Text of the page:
How to Print From a PRN File

When you print to a file the program outputs whatever it would have sent to the printer you have attached to your computer to a file instead. The idea is that later you might want to send this file to a similar printer on a different computer. So, the main use for a .PRN file is to copy it to a printer in order to get the output. You can open a .PRN file in any text editor but what you'll likely see is your text surrounded by a whole bunch of "junk" which represents all the various printer codes necessary to set margins, special spacing, graphics, etc.

Printing this file successfully requires a few assumptions:

  • The two printers are identical or, at least take the exact same commands to do the exact same things.
  • The printer you want to print on is set to be the default printer for the machine it is connected to. If it's not, use the Control Panel to set the printer to be the default.
  • The printer is connected to a physical port and not via USB (read on even so; the solution to this is at the end).

For this example, we'll assume that the .PRN file is named OUTPUT.PRN and is located on a floppy disk in the A: drive. Substitute the proper path for whatever filename and drive you are using. Here are the steps...

  • Create the .PRN file on the first computer. Open the application, select print, select the proper printer, check the Print to File box, and give the file a name.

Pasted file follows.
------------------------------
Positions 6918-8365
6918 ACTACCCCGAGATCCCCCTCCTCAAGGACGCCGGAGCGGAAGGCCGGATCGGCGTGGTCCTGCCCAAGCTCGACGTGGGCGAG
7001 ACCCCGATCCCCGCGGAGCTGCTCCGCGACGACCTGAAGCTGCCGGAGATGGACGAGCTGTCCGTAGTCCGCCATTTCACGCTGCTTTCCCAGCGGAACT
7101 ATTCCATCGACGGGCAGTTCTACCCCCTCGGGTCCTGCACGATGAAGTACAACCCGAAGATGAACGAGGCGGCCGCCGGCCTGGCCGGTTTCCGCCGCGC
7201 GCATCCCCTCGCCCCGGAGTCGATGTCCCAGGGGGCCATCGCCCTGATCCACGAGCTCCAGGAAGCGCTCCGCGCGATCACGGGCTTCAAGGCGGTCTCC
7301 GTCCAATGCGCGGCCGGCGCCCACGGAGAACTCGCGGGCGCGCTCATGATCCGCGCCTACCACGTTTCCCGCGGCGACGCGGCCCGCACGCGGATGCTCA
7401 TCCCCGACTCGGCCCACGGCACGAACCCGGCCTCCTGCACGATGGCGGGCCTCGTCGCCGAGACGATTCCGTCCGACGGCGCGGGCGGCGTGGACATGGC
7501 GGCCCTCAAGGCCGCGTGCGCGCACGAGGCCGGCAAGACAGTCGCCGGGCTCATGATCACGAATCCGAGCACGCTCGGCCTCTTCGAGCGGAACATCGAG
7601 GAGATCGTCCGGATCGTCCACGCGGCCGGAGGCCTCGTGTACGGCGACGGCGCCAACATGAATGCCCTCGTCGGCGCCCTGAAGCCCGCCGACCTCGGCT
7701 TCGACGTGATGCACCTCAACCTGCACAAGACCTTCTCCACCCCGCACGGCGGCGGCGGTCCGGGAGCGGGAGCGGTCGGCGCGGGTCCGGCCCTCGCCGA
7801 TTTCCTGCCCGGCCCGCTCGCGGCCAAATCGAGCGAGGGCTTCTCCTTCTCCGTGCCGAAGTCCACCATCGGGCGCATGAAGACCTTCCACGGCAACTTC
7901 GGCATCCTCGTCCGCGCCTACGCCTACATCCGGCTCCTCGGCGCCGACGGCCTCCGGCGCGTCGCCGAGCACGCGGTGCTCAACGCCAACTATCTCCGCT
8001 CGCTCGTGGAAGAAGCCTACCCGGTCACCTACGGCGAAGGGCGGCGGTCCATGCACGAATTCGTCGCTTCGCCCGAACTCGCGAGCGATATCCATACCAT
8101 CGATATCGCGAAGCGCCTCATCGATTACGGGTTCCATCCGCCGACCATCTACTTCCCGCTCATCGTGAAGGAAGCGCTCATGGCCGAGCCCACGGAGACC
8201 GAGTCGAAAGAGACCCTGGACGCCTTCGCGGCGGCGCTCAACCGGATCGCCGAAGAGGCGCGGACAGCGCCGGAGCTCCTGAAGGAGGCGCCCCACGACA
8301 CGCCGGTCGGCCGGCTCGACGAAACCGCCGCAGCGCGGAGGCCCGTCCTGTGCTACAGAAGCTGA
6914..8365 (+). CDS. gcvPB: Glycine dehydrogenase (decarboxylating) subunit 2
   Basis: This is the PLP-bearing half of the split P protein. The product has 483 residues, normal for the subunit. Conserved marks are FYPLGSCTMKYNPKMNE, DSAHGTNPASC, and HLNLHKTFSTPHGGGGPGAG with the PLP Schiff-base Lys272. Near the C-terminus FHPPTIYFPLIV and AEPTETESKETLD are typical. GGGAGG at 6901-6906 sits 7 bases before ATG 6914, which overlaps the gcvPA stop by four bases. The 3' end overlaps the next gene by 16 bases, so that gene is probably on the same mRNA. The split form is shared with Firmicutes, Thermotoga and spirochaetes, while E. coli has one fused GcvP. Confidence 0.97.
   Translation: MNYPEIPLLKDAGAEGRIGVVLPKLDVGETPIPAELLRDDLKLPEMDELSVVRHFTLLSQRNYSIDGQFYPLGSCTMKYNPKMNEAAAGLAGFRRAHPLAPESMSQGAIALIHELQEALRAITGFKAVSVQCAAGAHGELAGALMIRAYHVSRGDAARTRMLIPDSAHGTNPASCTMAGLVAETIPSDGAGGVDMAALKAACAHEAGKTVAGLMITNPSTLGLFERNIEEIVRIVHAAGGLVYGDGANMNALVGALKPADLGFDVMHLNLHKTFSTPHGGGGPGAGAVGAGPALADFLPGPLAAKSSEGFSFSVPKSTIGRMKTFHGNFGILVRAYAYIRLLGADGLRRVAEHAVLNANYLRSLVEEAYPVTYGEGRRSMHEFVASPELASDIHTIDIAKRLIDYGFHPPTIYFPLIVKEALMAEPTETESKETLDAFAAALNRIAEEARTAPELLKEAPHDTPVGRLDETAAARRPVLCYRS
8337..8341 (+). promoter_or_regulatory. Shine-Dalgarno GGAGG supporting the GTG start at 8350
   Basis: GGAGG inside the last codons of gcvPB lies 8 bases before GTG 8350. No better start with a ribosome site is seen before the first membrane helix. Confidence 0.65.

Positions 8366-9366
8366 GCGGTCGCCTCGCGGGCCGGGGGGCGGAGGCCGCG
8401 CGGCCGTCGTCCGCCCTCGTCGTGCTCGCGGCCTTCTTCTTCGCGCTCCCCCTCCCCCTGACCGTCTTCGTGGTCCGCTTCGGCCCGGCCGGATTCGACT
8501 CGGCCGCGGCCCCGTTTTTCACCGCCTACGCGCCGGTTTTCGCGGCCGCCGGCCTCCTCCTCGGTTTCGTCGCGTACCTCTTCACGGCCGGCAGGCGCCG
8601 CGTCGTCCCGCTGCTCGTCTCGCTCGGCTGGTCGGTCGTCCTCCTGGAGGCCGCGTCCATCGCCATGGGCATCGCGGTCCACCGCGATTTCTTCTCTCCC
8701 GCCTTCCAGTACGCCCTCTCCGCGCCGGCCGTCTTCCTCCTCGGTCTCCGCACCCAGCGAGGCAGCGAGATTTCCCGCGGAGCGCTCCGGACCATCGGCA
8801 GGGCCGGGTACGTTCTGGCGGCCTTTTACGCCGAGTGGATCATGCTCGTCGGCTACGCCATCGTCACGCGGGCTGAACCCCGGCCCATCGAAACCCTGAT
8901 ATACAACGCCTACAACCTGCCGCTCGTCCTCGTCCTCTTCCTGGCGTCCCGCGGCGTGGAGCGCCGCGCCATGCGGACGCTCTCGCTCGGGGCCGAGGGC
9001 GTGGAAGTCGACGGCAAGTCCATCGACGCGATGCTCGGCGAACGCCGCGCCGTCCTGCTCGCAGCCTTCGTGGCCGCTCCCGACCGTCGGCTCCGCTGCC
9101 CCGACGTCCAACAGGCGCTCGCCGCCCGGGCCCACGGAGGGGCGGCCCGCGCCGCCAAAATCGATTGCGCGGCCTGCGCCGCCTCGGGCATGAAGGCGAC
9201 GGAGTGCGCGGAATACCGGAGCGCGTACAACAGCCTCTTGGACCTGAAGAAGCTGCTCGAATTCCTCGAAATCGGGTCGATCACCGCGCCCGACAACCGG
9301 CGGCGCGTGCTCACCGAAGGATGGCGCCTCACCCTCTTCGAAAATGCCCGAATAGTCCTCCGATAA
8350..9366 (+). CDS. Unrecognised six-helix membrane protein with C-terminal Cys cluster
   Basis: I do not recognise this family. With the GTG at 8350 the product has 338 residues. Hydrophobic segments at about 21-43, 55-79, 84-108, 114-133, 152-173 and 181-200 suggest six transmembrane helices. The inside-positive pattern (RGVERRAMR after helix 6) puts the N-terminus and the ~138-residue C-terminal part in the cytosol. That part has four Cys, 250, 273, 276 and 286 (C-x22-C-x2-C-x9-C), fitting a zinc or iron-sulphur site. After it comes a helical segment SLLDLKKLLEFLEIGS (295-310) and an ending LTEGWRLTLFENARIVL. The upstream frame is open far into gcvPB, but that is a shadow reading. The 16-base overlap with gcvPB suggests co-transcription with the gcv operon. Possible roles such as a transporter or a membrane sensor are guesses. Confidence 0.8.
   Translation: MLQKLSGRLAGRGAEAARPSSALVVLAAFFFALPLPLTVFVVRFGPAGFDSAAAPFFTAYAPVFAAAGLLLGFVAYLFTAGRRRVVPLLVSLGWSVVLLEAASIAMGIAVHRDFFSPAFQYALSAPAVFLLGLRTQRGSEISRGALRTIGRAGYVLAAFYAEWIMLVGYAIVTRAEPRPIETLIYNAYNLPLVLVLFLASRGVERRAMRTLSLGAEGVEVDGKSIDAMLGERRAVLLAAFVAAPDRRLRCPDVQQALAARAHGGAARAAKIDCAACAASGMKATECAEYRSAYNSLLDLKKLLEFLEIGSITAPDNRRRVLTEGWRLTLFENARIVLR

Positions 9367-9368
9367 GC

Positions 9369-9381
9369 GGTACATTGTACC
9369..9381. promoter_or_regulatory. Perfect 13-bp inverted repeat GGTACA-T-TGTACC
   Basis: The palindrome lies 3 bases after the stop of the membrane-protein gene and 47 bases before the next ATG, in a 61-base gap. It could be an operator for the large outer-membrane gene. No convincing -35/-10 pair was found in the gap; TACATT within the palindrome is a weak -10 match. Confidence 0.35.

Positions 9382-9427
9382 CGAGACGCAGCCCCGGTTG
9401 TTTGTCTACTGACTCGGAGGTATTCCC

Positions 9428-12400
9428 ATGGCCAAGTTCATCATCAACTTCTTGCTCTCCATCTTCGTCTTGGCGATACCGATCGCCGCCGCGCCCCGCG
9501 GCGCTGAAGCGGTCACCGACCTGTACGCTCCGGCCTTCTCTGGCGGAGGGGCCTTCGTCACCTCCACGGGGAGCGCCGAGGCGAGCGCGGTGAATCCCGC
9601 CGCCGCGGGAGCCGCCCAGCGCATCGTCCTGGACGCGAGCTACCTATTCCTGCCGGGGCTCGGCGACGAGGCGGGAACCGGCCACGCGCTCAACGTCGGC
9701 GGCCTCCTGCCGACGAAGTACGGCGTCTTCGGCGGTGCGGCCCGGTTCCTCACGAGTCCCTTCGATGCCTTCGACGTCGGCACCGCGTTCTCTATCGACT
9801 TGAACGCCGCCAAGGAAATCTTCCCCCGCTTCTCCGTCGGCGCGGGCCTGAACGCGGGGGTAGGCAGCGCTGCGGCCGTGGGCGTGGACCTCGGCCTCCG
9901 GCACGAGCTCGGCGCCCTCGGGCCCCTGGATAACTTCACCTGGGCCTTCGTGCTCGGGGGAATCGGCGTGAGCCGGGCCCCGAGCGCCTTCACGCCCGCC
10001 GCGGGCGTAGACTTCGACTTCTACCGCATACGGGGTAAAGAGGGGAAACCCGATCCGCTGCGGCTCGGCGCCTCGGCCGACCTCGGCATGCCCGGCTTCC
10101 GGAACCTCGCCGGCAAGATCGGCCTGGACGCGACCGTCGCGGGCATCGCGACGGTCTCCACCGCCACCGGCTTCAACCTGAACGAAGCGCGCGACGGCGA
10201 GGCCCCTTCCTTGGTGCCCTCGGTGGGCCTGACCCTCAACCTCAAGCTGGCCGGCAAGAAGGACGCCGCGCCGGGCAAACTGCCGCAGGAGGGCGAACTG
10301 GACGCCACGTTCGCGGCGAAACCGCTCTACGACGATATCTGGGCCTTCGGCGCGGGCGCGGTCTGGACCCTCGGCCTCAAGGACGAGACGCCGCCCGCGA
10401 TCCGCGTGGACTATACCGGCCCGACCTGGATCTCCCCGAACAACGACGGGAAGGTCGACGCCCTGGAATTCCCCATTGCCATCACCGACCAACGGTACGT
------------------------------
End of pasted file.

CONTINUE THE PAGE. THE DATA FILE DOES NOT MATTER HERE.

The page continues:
• Copy the file to removable media so you can carry it to the second computer (or use a network to transfer the file there in a location you can later find.
  • Open a Command Prompt: Start | Programs | Accessories | Command Prompt
  • Use the CD command to navigate to the location of the file or know where it is so you can specify a path to it. Recall that in this example we're using A:\OUTPUT.PRN as the file you want to print.
  • Issue the following command: COPY A:\OUTPUT.PRN /B PRN
    This command does a binary (/B) copy of OUTPUT.PRN to the device PRN which is the system name for the default printer. A binary copy is used so nothing in the file is changed during the copy process.

Assuming the printers are the same and the output printer is the default device the file should now print. What you've basically done is to tell Windows to copy the output file to the default printer using a binary copy (i.e., don't add any carriage returns or line feeds and ignore all control codes; just passing them through as they are in the file).

If connected via USB...

If your printer is connected via USB then the above command needs to be modified as follows:

  • COPY A:\OUTPUT.PRN /B \\Computer_Name\Printer_Share_Name

To get the Computer_Name open the Control Panel and select System. In the dialog that opens select the Computer Name tab. There you will find the name associated with the computer (ignore any periods after the name if there are any). To get the Printer_Share_Name open the Control Panel and select Printers and Faxes. Select the printer you need to print to and then the Share link in the left menu. If the printer has no share name then you will need to assign one.

Shortcut: Instead of the \\Computer_Name you can use \\ (every computer's local network loopback address) but you still need the printer name information (tested and confirmed on Win2k and Server2003, thanks to Brad M).

Once you have both the Computer_Name and Printer_Share_Name insert these in the command above. Note the double backslash in front of the Computer_Name and the single backslash that is between the two.

[Note: If the printer is a network computer then you would substitute \\Print_Server_Name (the name of the print server on the network) for \\Computer_Name in the above. Thanks to Tim S.]


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